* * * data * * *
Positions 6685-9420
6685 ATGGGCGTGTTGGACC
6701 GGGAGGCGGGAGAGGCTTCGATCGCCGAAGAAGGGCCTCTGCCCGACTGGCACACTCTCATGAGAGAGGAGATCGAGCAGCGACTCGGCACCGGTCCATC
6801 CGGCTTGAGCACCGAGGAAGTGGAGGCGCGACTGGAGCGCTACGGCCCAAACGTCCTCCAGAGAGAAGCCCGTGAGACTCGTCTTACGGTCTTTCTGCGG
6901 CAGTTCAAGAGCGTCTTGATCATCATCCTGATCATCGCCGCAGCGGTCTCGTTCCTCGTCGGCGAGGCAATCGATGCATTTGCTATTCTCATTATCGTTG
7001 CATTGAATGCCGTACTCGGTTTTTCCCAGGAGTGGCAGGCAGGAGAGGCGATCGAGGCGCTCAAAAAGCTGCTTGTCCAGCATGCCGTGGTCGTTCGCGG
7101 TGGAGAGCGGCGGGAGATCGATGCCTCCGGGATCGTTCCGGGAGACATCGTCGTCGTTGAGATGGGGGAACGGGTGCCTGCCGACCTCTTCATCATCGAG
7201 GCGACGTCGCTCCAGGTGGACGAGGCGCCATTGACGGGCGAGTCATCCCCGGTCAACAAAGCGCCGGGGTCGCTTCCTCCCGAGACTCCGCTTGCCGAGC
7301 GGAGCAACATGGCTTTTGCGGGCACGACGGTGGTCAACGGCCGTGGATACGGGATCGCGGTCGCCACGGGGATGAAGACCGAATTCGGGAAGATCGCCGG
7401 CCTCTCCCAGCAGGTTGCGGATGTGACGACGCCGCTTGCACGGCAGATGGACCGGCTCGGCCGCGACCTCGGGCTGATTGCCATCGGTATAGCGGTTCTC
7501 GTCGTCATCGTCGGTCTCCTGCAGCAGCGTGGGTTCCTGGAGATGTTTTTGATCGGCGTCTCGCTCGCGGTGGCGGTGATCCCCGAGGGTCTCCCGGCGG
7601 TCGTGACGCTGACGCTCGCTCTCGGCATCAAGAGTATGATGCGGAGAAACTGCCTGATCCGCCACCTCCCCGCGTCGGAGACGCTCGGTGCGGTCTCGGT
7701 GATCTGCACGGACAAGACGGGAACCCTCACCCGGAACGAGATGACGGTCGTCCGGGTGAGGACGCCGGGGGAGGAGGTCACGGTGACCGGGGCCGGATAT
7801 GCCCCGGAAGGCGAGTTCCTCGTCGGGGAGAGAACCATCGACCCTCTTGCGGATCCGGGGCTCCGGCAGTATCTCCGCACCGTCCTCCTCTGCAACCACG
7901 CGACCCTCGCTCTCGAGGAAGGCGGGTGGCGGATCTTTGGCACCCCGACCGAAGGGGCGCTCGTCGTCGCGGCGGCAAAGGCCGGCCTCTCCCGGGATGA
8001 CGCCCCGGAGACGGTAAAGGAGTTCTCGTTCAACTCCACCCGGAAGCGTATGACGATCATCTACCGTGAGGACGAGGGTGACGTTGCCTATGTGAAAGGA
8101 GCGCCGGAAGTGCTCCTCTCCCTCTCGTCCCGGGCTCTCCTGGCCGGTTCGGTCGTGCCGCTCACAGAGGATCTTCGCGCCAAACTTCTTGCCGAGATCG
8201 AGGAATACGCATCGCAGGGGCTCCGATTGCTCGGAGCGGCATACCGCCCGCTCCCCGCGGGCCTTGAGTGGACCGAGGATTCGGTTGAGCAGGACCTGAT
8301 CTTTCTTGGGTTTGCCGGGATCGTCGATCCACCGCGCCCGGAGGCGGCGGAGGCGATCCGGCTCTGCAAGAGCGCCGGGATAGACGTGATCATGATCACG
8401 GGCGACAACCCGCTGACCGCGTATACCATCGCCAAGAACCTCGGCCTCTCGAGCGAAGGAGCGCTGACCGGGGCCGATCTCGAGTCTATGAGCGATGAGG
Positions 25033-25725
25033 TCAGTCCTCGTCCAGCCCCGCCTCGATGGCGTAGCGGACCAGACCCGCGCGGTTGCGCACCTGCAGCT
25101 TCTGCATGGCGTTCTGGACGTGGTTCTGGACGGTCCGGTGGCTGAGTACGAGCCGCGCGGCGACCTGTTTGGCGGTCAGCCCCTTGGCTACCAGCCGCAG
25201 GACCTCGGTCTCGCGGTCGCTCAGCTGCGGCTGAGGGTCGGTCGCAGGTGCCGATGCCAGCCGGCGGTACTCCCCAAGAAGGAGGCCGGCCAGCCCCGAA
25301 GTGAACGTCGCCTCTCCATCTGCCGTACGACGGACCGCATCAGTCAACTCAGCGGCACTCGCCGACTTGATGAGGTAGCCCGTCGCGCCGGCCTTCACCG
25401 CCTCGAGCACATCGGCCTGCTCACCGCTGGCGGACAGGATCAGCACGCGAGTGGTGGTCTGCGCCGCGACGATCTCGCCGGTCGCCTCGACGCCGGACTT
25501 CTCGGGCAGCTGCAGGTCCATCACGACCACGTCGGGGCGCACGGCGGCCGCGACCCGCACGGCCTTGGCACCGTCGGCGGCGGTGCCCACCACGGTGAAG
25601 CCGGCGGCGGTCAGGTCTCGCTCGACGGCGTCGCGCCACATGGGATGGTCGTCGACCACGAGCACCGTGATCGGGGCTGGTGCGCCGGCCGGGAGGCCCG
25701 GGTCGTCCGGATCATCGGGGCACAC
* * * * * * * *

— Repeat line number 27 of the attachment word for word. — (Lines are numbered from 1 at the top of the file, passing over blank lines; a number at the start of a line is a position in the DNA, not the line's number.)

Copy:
25501 CTCGGGCAGCTGCAGGTCCATCACGACCACGTCGGGGCGCACGGCGGCCGCGACCCGCACGGCCTTGGCACCGTCGGCGGCGGTGCCCACCACGGTGAAG